Over the past two years, there’s been a lot of talk about HIPAA. Or, usually, its counterpart “HIPPA,” which resides in the addled imaginations of anti-vaxxers and disgruntled COVID-denialists everywhere. In their mind, the federal government prohibits you from asking them if they’ve done the absolute bare minimum to maintain public health.
It usually gets cited along with the Nuremberg Code or some such nonsense.
In reality, The Health Insurance Portability and Accountability Act of 1996 does not do any of that. But this lunacy did spawn a fun Twitter account:
That’s the law in a nutshell. Most of the people whining about HIPAA (or “HIPPA”) are just bonkers.
But, as the above Tweet clarifies, HIPAA does place obligations on doctors (and affiliated entities like nurses and hospitals), insurers, and health information clearinghouses. If one of these entities provides a lawyer with Protected Health Information, the lawyer is obligated to abide by the law too.
Easy enough, right? Well, guaranteeing that a modern legal practice doesn’t run afoul of federal law requires a little more effort. Truly securing data involves sending that data to the cloud and that brings someone else into the equation.
Clio recently completed its own internal HIPAA attestation examination, meaning it can sign Business Associate Agreements with clients to store and process PHI consistent with HIPAA standards.
Joshua Lenon, Clio’s Lawyer in Residence, detailed the comprehensive (ultimately checking around 658 different requirements) administrative, technical, and organizational review the company undertook to develop the confidence required to provide its HIPAA add-on. Encryption and security — which Clio already provides — were never really a question, of course. But beyond that stuff, having restricted physical access to the production servers, systems that report account activities of both users and content, a formally defined and tested breach notification policy, and heavily restricting employee access to customer data files are among the features of a robust HIPAA compliance system that Clio provides.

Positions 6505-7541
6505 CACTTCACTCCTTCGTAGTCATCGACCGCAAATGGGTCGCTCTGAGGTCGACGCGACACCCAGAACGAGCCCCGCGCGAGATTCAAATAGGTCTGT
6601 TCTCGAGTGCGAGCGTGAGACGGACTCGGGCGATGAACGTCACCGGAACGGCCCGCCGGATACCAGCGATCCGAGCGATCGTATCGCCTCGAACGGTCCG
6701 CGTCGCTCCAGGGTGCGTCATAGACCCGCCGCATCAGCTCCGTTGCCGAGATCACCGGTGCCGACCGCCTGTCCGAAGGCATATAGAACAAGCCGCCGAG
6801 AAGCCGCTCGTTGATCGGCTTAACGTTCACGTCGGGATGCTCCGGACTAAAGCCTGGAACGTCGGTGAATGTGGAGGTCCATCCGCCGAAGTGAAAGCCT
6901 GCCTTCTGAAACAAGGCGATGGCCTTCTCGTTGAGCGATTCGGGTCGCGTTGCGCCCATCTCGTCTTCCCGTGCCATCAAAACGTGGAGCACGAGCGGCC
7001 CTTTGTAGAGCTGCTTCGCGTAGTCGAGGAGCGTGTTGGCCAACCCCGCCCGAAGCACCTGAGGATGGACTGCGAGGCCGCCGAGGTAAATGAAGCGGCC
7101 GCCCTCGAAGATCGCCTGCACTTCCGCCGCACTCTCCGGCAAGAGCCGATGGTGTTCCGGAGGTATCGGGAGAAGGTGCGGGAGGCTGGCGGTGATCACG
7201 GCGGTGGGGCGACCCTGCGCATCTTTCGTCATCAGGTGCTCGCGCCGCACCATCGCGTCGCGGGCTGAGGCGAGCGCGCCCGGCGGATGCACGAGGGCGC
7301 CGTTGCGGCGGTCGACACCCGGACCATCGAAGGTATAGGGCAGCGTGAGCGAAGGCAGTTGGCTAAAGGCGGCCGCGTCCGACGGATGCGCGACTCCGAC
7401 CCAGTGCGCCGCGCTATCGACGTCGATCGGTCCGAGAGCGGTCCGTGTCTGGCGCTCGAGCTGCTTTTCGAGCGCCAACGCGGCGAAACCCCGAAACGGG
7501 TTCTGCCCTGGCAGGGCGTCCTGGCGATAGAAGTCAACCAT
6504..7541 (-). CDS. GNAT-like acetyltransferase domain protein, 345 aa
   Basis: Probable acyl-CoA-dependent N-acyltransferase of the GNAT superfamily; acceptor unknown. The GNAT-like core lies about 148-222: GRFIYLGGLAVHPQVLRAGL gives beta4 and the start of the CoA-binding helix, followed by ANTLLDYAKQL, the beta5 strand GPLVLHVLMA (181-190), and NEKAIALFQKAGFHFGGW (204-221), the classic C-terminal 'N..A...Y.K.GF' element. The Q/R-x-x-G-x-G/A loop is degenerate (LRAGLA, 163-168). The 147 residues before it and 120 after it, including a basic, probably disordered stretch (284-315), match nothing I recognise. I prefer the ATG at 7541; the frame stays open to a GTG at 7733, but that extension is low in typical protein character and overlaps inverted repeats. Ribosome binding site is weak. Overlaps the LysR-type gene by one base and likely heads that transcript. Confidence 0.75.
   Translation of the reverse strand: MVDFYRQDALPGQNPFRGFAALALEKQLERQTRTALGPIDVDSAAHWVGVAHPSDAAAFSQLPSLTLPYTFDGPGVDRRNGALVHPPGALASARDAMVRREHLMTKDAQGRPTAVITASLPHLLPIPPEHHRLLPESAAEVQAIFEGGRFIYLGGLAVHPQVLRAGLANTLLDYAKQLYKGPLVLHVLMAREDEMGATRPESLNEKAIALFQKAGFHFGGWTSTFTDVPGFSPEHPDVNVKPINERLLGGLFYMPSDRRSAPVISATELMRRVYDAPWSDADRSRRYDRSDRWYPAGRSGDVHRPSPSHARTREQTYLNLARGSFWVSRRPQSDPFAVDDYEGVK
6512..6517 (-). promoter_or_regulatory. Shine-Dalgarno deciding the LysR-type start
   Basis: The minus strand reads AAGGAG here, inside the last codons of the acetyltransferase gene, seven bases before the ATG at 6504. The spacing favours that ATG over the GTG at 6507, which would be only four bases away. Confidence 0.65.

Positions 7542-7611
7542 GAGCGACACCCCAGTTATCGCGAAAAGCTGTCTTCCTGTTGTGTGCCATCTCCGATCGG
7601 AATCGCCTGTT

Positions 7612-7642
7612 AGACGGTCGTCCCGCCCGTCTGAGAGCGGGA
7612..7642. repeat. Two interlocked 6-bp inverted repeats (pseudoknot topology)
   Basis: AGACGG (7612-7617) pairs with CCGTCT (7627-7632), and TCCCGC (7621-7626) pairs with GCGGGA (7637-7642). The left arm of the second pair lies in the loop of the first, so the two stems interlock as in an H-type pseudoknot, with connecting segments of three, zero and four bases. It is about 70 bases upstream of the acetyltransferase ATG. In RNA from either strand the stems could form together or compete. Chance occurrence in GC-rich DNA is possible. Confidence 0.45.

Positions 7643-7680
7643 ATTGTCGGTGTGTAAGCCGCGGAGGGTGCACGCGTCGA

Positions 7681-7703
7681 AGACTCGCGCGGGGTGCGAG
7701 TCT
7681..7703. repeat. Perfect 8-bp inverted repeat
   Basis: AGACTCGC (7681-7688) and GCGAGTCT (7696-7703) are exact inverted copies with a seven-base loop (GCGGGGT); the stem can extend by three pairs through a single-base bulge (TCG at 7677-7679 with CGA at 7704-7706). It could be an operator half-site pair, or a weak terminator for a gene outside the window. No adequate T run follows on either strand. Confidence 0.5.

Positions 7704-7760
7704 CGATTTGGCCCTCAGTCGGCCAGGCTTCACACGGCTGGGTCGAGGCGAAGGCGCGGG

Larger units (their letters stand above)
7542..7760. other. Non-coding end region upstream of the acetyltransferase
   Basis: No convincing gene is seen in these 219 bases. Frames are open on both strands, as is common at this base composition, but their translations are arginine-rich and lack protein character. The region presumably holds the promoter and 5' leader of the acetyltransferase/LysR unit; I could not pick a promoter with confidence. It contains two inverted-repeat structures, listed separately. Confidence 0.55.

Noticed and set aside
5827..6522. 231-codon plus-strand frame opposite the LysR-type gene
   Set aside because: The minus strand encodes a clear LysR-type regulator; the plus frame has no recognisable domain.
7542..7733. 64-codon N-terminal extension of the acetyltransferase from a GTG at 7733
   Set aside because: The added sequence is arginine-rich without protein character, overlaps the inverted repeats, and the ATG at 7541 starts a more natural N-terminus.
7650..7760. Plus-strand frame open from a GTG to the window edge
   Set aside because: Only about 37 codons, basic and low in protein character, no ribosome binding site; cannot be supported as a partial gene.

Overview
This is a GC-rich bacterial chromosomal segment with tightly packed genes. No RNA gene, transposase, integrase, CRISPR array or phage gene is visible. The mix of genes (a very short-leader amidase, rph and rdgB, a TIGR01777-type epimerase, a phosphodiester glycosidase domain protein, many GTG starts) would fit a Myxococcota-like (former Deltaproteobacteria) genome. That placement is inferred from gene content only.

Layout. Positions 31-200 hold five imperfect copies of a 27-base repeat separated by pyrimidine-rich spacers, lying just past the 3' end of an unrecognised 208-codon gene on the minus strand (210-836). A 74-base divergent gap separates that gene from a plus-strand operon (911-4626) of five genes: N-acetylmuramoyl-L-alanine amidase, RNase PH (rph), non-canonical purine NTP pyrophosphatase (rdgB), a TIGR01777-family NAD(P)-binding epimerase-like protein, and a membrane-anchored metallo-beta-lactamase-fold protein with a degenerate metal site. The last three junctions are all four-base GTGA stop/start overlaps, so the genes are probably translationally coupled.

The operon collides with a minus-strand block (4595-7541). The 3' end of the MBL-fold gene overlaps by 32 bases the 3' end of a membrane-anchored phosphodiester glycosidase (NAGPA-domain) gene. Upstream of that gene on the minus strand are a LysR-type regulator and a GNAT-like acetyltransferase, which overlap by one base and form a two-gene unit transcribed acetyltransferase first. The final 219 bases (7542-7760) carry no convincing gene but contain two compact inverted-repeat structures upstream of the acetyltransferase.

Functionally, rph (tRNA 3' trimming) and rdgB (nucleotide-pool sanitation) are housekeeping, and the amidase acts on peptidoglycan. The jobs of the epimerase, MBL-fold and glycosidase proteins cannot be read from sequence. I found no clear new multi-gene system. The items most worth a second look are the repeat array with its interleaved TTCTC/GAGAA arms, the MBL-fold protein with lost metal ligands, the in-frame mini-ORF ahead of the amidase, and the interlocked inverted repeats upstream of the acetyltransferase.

And, not for nothing, but lawyers don’t necessarily understand when they’re dealing with PHI, so Clio had to make sure it had the processes and training of employees on security policies necessary to guarantee that all the data triggering HIPAA is correctly handled.
“The challenge firms have is that almost all the information they have is confidential, but not all of it fits under data protection laws. How do you set up a system that says ‘this is confidential, and this is protected.’” It’s reminiscent of the classic GDPR compliance problem: your holiday card mailing list is one of the few non-confidential documents lawyers keep… but it’s likely filled with personally identifiable information covered by GDPR.
While medical malpractice doesn’t necessarily invoke HIPAA — because presumably the patient is putting their own medical history at issue — a business dispute between doctors over billing or something like that could easily bring documents through the door that contain PHI and heap obligations on the firm.
That’s the challenge lawyers face and keeping that information properly cordoned off is exactly the pain point where partnering with Clio can help.
For the record, saying “pain point” is not PHI.
Joe Patrice is a senior editor at Above the Law and co-host of Thinking Like A Lawyer. Feel free to email any tips, questions, or comments. Follow him on Twitter if you’re interested in law, politics, and a healthy dose of college sports news. Joe also serves as a Managing Director at RPN Executive Search.
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